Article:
What happened to our big goals? Our big, hairy, scary, what-the-f*&$-are-you-talking-about? goals. The ones that make your family members scared for you. The ones that make us both nervous and excited. The ones that draw us in and compel us to try?
Where did those goals go? When did we stop dreaming?
For me, I used to dream about being both a business woman and a WNBA basketball player. Then I wanted to be a lawyer who also had a chain of hair salons. (lol don’t laugh, these were real dreams). Then, in high school, I dreamed about somehow working on economic development in West Africa so that one day, countries like Nigeria could be considered developed rather than developing (or worse, under-developed). Somewhere in between college and entering the working world though, my dreams got smaller. In fact, I stopped dreaming all together. I started just wanting to be able to pay my bills. Eat. Get to work on time. Get along with people who annoyed me. Find a nice man to date. Lose weight. Eat chocolate but not get fat.
All little goals. Boring goals. Definitely not compelling or exciting at all.
Mental pain ranks pretty high up there as one of the worst things ever. Feeling down, terrible, invisible, ignored, misunderstood, heartbroken or powerless is literally excruciating. It weighs down on you in the worst way. And it bleeds into your daily life – interactions with other people, getting shit done on a day to do, hell, even eating, becomes such a task that you end up wanting to with draw from it all.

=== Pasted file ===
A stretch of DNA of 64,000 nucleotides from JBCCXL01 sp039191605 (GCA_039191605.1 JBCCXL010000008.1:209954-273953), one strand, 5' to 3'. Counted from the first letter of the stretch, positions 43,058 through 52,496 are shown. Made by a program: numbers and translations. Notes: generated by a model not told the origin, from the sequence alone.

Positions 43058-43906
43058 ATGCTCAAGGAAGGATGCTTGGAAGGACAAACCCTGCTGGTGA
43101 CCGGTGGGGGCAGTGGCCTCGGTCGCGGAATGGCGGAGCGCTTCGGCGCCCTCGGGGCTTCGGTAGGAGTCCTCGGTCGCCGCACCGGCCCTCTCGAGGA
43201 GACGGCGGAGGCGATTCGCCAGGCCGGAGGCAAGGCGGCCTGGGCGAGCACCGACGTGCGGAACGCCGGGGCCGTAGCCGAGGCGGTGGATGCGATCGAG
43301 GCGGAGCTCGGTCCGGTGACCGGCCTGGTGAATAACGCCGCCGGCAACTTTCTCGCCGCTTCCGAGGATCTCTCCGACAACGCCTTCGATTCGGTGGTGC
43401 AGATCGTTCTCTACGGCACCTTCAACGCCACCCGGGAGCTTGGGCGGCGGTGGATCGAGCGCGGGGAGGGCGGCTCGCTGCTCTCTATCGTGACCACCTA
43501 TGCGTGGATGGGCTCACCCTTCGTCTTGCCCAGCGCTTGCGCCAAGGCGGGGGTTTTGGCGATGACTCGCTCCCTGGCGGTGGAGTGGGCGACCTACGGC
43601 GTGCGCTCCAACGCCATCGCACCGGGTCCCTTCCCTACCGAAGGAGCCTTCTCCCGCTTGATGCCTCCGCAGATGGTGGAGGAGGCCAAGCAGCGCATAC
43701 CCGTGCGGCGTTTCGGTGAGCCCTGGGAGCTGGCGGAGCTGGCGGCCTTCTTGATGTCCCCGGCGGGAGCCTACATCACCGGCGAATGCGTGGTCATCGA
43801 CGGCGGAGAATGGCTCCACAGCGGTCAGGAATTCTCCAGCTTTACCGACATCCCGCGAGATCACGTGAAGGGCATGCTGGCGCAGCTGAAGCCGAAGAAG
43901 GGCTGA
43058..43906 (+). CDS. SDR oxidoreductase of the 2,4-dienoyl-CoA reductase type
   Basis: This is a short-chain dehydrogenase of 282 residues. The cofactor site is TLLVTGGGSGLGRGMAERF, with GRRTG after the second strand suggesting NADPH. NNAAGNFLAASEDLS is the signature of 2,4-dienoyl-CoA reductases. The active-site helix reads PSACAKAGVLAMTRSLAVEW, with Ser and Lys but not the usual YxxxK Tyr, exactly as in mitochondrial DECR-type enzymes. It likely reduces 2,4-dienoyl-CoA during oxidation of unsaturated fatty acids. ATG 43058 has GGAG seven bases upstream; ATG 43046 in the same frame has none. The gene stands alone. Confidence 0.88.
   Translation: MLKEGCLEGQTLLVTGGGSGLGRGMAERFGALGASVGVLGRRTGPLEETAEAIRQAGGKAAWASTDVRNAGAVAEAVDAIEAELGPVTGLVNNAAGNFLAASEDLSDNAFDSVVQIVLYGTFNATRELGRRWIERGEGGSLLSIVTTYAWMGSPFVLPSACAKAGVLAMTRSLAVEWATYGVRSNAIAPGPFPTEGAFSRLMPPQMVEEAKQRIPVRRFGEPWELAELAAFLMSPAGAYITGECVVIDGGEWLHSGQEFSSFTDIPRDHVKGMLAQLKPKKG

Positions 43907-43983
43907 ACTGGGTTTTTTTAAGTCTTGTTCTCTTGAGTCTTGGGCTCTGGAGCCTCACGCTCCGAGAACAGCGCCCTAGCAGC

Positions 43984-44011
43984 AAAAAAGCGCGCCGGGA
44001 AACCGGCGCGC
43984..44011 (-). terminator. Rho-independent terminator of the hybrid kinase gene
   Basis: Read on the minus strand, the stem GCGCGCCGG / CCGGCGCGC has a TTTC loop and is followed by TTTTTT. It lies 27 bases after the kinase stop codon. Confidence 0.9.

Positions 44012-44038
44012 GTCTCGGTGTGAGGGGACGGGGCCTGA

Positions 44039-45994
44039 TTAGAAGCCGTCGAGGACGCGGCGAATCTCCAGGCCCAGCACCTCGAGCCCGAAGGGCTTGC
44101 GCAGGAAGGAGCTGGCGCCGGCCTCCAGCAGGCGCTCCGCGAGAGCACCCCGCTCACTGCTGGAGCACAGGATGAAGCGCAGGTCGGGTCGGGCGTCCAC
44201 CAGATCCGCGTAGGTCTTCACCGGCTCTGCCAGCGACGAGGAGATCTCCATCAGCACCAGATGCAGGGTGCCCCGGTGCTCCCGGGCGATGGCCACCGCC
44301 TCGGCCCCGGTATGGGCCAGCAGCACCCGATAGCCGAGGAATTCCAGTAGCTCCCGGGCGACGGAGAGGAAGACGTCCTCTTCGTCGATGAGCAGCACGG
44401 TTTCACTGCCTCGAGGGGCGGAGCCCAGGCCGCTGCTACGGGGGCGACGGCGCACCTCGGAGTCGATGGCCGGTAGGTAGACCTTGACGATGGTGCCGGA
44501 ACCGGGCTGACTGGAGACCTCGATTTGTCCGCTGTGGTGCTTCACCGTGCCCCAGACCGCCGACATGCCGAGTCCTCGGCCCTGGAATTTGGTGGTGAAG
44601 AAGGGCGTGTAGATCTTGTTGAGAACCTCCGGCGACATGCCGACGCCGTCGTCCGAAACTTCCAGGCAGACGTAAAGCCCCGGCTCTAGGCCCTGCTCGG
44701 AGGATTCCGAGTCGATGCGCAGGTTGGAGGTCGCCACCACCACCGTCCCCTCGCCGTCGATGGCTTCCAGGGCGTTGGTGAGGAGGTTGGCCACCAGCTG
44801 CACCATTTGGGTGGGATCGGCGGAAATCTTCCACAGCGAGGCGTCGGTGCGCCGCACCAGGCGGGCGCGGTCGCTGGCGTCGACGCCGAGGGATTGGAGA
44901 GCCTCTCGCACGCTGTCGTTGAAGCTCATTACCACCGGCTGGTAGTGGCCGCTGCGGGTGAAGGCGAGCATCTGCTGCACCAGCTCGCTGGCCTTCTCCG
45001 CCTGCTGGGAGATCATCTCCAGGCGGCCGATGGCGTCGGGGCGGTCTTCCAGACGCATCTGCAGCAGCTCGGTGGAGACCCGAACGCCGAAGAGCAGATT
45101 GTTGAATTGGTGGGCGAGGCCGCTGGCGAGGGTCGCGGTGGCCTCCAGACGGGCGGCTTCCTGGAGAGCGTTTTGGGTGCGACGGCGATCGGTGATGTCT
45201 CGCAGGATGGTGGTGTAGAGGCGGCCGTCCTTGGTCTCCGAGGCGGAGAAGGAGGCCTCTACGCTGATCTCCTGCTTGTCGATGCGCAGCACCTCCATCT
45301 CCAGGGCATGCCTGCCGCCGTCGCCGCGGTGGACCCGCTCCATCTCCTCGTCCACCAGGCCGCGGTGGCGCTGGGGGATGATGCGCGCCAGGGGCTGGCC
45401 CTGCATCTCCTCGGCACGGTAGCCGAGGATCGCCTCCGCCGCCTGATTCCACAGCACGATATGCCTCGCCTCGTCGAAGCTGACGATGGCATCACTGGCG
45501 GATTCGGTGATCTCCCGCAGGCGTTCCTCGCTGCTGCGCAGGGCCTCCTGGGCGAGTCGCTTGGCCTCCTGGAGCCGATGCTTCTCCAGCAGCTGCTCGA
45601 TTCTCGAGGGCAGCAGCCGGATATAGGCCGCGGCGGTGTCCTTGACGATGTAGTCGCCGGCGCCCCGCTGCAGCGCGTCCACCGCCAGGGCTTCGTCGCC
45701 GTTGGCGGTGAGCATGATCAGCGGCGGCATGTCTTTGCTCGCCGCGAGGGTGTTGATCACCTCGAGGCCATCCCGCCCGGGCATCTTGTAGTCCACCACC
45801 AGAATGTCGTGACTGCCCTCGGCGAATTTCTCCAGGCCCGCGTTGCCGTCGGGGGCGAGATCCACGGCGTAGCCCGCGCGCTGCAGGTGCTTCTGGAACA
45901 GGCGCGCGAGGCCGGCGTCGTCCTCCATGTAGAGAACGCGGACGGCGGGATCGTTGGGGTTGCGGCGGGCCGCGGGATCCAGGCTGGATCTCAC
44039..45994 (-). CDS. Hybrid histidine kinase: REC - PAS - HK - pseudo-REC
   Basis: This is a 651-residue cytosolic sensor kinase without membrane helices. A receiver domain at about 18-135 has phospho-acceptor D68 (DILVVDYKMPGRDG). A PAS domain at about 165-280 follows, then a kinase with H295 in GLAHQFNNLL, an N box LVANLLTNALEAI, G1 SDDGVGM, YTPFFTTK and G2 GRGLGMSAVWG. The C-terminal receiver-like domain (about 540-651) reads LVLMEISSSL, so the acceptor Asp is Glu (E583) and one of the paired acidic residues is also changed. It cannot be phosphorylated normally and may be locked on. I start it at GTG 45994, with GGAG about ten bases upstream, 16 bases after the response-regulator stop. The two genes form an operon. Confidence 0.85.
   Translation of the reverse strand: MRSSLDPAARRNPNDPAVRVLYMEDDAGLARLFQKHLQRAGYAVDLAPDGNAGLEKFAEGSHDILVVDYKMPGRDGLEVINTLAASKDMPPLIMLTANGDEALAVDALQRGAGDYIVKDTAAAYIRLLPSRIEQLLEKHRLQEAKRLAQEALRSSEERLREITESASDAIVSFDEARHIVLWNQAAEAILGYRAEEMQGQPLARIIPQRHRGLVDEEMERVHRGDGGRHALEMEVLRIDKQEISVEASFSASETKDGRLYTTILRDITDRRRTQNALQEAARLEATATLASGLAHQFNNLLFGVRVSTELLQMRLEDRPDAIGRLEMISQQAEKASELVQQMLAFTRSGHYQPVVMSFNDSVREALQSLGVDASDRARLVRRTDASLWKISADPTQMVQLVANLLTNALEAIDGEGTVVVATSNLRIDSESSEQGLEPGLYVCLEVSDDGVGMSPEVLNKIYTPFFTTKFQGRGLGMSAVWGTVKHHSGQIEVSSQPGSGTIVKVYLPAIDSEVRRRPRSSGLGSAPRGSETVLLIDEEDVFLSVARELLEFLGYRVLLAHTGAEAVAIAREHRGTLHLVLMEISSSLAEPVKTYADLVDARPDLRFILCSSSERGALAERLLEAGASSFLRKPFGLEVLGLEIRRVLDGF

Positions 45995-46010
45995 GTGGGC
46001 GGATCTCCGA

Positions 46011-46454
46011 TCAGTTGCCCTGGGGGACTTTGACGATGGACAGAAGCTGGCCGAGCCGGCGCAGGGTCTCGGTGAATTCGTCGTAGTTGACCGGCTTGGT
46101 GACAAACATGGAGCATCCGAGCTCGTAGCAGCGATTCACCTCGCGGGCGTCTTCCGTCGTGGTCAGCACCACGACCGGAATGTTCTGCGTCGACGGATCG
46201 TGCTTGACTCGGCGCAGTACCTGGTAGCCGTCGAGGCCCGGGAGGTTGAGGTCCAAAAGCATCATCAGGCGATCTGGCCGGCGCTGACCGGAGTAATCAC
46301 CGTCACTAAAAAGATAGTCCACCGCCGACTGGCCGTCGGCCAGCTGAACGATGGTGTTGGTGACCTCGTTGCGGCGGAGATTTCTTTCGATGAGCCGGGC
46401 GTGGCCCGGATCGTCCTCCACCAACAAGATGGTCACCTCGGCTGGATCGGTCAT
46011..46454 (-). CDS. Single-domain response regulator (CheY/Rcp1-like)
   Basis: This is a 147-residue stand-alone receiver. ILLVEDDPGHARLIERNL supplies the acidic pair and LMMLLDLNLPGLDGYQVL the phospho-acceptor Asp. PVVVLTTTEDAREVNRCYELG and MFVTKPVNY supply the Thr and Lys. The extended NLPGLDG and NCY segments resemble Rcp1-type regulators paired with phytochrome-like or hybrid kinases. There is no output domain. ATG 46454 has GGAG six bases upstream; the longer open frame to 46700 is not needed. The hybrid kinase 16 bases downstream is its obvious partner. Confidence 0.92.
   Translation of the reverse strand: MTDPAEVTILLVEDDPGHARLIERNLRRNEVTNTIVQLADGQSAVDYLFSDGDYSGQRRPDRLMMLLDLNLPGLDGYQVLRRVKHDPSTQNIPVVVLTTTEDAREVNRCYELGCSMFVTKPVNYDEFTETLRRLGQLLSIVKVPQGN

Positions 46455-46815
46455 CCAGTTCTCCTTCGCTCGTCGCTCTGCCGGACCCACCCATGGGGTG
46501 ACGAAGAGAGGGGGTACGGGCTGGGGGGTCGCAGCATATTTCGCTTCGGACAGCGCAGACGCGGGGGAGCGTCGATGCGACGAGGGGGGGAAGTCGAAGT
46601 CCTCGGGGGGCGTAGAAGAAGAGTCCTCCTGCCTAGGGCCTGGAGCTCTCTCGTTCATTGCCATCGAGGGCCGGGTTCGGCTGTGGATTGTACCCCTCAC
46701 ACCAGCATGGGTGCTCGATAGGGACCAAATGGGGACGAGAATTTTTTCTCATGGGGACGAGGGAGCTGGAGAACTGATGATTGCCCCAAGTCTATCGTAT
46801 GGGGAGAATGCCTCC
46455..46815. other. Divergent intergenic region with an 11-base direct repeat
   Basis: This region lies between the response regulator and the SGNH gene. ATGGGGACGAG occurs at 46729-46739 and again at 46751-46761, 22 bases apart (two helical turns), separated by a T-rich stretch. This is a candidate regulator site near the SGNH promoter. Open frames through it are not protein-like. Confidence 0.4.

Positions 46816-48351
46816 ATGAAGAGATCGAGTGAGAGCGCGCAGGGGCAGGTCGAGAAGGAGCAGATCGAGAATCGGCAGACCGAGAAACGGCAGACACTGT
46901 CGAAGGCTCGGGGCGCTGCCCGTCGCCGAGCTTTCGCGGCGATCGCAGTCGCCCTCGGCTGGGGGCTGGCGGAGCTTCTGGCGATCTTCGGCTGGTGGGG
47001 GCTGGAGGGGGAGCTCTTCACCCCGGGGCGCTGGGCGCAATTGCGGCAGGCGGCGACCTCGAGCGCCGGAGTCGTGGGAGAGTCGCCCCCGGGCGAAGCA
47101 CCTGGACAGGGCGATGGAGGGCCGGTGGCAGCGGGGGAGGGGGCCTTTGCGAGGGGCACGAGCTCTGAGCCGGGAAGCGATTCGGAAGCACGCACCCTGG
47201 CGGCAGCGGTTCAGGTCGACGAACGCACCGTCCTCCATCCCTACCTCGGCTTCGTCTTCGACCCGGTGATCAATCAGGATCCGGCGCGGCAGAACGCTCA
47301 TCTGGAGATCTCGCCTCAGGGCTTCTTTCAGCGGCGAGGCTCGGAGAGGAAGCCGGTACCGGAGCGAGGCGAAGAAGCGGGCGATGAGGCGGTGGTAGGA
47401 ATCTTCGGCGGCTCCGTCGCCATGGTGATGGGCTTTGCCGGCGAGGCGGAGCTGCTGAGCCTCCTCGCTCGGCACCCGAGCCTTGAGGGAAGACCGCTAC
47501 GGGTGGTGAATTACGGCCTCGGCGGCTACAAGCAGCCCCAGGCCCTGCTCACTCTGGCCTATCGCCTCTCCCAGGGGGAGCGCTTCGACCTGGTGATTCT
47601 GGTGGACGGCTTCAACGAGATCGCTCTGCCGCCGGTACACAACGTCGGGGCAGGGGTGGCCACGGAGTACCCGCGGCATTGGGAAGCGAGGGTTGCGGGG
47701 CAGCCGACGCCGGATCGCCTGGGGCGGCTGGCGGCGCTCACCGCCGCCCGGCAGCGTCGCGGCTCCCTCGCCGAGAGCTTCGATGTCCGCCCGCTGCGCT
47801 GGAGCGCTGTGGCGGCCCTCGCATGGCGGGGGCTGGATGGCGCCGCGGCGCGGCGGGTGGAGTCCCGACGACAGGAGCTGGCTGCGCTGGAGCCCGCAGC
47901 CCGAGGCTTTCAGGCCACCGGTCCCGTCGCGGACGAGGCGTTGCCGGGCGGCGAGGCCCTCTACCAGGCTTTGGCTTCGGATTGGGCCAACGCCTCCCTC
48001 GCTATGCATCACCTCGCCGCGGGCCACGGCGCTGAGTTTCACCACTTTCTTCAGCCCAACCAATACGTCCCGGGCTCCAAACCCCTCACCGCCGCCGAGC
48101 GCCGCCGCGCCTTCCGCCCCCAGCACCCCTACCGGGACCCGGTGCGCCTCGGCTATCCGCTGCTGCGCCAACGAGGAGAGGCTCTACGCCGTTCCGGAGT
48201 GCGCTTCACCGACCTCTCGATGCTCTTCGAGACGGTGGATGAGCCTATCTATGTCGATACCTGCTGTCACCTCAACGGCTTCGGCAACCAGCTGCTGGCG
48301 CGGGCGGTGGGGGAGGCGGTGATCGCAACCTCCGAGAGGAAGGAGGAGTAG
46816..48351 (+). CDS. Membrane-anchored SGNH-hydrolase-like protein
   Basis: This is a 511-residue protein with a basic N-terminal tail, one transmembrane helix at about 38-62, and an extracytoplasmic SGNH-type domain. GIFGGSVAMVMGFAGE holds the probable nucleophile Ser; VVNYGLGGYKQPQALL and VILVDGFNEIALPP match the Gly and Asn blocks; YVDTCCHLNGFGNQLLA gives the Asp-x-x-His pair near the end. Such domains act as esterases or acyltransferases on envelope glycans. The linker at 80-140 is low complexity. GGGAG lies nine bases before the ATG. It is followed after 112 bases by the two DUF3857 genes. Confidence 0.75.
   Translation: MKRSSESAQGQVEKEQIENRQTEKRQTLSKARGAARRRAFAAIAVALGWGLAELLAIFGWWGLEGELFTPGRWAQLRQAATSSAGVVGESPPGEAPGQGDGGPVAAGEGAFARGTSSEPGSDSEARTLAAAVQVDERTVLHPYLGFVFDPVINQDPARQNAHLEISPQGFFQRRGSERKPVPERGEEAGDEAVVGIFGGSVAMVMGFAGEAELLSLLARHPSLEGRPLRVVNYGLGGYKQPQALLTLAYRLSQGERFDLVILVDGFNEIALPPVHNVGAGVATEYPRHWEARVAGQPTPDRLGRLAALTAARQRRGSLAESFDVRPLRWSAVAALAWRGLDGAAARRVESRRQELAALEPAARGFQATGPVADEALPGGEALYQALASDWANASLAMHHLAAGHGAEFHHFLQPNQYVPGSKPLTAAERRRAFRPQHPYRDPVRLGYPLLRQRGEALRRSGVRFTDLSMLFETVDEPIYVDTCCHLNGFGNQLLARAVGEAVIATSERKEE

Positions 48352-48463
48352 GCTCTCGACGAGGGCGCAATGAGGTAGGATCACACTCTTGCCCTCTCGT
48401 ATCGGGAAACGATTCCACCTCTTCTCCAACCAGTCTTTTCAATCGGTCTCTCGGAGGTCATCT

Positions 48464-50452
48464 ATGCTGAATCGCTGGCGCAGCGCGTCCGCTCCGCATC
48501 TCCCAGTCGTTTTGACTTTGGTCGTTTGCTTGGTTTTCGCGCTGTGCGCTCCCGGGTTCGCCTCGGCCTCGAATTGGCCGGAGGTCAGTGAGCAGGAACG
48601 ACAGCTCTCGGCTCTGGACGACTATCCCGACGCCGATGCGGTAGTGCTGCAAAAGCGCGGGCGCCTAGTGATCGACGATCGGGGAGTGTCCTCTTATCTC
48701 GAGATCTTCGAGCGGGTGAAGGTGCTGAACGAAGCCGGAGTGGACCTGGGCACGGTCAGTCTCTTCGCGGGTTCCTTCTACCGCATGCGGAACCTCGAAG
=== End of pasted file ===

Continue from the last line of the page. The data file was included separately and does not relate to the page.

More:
The last time I had severe mental pain, I gained like 50 pounds and didn’t see anyone I loved for several months on end. It was atrocious. But real.
Anways, what I’ve learned is that when you’re in pain – especially when it comes to dealing with another person or other people – one way to address relieve yourself is to look at the situation from two truths.
I used to think that statement was really corny.
When people said it, I’d roll my eyes and think, how could there be no such thing as failure? Of course there’s failure, people fail every day and in every way.
But as I’ve grown a bit, I’ve come to realize that “failure” is all about perspective. You choose to see a thing as failure or not. Just because something didn’t turn out as you expected or hoped, that doesn’t mean it’s a “failure.” In most cases, it’s a pivotal moment – a learning lesson and an opportunity for you to correct course. Explore a different direction, opportunity or situation.
I spent some time on the tube today, watching videos as I prepare to really step fully into this new career and came across this talk where the Queen (aka Oprah) succinctly articulates the “no such thing as failure” idea; check it out below (only 8 minutes)-